The Two-Way
6:23 pm
Wed June 29, 2011

News Corp. Takes Huge Loss, Selling Myspace For $35 Million

Back in 2005, Rupert Murdoch's News Corp. bought Myspace for a stunning $580 million. Today, News Corp. sold the struggling social network to an advertising targeting firm for $35 million.

The Wall Street Journal reports:

Specific Media will pay $35 million in stock and cash for Myspace, according to people familiar with the matter, well below the $100 million News Corp. was seeking for the troubled site. News Corp will retain a stake of less than 5% in the site, the people said.

"Myspace is a recognized leader that has pioneered the social media space," said Tim Vanderhook, Specific Media CEO, in a press release. "The company has transformed the ways in which audiences discover, consume and engage with content online. There are many synergies between our companies as we are both focused on enhancing digital media experiences by fueling connections with relevance and interest."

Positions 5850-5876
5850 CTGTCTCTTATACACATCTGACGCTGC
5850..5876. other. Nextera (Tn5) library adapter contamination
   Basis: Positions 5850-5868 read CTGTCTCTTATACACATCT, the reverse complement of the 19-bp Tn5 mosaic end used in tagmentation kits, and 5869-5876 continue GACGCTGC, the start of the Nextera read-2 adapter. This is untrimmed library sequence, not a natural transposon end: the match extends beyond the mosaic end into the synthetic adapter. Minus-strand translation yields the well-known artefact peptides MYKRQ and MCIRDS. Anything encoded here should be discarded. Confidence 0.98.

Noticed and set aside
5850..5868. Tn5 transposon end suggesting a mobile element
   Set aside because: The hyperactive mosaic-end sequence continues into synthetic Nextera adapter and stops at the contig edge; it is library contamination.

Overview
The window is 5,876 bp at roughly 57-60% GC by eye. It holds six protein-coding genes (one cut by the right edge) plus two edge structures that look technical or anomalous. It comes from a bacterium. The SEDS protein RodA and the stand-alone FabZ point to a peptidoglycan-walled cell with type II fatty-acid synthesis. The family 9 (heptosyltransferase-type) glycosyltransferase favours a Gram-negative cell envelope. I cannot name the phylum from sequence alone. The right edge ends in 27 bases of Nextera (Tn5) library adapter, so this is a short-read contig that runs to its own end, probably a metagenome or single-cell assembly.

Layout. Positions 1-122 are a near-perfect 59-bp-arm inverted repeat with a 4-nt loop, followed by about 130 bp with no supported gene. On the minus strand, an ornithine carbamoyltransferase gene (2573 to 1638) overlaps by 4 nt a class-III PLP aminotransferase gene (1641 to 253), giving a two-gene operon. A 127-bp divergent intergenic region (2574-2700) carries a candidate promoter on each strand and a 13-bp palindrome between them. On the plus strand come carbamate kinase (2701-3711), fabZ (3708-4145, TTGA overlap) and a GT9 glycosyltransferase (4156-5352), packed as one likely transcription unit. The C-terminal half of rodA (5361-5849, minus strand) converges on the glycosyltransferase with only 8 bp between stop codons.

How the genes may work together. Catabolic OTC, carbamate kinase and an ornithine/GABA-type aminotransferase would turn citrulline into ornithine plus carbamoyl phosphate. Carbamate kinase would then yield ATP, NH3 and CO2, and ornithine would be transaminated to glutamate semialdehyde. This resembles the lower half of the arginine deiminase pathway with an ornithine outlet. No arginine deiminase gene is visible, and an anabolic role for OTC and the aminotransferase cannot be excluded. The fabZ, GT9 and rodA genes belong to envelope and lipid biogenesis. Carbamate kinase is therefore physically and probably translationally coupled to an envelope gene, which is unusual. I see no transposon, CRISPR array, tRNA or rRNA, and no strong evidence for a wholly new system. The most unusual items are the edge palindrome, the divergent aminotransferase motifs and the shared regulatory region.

If you don't remember, before Facebook came around, Myspace was the dominant social network on the Web. At its peak, Myspace had 70 million unique monthly visitors, but, according the to The New York Times, the site could not keep up with Facebook, which overtook Myspace two years ago and now boasts 500 million active users.

The Times adds:

"It's a shame that MySpace's value has diminished so severely since the acquisition; MySpace's pioneering of social networking (now referred to as social media) will always be revered as igniting a new medium," Richard Rosenblatt, the chairman of MySpace at the time of the sale to the News Corporation, said in an e-mail.

Instead of envy, the News Corporation bet on MySpace now provokes punchlines. Tom Freston, who was fired as the chief executive of Viacom in part for failing to buy MySpace, joked in an interview with CNBC earlier this year that "I'm still waiting for a thank you note" from the Viacom chairman, Sumner Redstone.

The Wall Street Journal's All Things D reports the new owners will likely focus on the music side of the site.

Copyright 2011 National Public Radio. To see more, visit http://www.npr.org/.